presentation. Throughout the quarter we had numerous presentations in order improve our
communication and presentation skills. We learned many ways we could improve the reception
of our audience such as speaking confidently, creating larger PowerPoint texts, and being well

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prepared. All these things would help engage our audience. For the presentations, my group
decided to dress in executive attire because we felt this would help establish our ethos. Doing so
would make our presentation more appealing and credible. Knowing our audience would consist
of college students, we decided to present a short horror film rather than a presentation in order
to better grasp the attention of our audience. For our film we chose a theme our audience could
relate to which was how stressing for exams impacts ones mental health. My group portrayed
the anxiety and stress through the use of the whispers trope in order to incorporate the horror
genre. Everything we added in our film had it purpose in contributing to our films reception.
From the music in the background to its mute dialog. We decided to film in an elevator which is
something we felt our audience would see as normal before the climax takes place to exaggerate
the issue. We had mysterious creatures wear black clothing and white bloody masks to portray
them as threatening and impure which are key characteristics of a monster according to Noel
Carroll in his article The Nature of Horror (Carroll). Although our film was not perfect, I did feel
as though it captured our improvements in understanding what rhetoric is and how it grows out
of its rhetorical situation. We created each scene based on reception and its audience. These skills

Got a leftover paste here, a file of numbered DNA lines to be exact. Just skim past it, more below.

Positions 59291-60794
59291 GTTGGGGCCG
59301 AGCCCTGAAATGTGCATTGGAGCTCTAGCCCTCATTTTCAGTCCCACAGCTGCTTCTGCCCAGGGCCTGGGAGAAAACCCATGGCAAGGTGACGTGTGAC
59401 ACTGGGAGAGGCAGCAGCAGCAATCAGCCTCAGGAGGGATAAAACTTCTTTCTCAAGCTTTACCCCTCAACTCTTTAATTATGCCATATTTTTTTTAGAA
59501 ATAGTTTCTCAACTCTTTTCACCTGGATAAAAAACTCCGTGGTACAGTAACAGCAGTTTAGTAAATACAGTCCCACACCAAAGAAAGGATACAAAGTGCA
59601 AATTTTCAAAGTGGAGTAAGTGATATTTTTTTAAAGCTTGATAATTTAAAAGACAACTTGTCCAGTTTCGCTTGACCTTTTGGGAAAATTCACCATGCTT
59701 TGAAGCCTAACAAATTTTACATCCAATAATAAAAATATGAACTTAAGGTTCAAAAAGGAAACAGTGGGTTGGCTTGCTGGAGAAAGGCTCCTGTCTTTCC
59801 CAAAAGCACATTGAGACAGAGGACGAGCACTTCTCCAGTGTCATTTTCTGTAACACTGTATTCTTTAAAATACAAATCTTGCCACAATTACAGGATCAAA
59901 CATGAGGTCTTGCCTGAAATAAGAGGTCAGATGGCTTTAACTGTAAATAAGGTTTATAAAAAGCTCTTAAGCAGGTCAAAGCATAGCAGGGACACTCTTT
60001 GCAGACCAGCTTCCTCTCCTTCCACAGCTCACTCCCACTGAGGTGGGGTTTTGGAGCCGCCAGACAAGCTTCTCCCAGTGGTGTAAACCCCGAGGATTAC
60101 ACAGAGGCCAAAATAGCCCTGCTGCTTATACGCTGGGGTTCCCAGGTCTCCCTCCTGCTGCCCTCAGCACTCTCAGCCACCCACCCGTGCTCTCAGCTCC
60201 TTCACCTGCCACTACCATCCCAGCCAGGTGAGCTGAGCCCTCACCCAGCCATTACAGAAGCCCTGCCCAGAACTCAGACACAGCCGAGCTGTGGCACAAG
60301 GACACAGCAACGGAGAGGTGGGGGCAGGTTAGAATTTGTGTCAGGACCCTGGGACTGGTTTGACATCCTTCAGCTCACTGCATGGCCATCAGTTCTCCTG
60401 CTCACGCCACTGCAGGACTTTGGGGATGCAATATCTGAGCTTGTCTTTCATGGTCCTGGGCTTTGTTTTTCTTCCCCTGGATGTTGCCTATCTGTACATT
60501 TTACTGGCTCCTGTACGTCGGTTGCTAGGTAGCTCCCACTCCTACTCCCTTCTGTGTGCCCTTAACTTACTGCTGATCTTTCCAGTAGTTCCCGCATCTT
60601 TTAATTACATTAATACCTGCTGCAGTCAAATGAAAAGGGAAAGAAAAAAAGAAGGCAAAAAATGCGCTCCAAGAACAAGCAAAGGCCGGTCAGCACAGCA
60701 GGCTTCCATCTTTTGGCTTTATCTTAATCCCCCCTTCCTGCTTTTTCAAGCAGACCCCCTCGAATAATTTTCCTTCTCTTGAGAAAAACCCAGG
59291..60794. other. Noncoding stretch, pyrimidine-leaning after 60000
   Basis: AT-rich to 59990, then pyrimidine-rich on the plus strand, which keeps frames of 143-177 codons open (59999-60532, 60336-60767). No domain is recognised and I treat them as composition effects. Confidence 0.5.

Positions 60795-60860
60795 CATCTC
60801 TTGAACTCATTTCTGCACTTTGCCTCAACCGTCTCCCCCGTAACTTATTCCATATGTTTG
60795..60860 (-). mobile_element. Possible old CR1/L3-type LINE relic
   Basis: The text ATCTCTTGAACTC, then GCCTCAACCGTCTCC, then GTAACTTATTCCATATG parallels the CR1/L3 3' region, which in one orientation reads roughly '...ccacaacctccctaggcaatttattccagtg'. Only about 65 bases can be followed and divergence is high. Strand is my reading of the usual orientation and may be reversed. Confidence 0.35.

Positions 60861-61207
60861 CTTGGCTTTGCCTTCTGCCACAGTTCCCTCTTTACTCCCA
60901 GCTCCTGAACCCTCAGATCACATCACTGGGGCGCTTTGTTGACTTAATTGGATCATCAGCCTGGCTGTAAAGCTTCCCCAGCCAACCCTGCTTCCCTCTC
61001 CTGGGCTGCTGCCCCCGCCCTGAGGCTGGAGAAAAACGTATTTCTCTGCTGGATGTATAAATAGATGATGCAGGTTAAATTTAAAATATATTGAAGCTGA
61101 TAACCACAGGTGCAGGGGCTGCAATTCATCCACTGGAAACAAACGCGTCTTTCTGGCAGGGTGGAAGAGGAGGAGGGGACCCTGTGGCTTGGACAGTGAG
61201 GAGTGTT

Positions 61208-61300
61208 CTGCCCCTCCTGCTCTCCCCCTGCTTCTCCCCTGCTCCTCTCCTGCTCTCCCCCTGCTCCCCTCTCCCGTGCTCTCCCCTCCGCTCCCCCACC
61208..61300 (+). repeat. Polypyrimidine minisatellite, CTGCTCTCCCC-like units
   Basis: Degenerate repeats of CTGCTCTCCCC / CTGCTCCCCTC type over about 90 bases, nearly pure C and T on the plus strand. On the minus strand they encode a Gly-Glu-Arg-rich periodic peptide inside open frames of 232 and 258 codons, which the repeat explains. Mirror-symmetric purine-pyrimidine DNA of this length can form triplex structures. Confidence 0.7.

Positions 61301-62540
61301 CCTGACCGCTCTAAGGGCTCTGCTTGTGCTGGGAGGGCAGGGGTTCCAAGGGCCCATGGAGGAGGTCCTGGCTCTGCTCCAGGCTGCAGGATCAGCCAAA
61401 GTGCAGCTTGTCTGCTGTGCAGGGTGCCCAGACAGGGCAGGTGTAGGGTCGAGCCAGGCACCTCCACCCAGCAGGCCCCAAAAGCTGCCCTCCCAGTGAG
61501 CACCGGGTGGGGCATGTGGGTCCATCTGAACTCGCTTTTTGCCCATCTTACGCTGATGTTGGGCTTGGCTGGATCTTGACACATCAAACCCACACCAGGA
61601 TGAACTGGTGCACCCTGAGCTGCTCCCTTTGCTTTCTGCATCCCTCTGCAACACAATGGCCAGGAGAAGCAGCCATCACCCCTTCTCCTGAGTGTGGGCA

of which are not only useful for writing and films, but for any form of communication.
In addition to learning about rhetoric, this course has taught me about the process of
writing such as peer revisions, drafting, and reviews. I never valued peer revisions because I
always felt they were pointless however as we began to peer revise in this course, I found myself
catching my own errors as I reviewed my peers work. I also began to value these revisions
because it gave me insight on how my work was creating a certain reception. This was key
because my audience is an important factor to consider while writing. I learned that writing is a
long process that requires multiple drafts and revisions. Writing is not a simple task. This course

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has taught me many skills that have helped me improve as a writer, these things of which I know
will benefit me in the future.

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Work Cited
Carroll, Noel. "The Nature of Horror." The Journal of Aesthetics and Art
Criticism, 46.1: 51-59. Web. 23 Oct. 2015.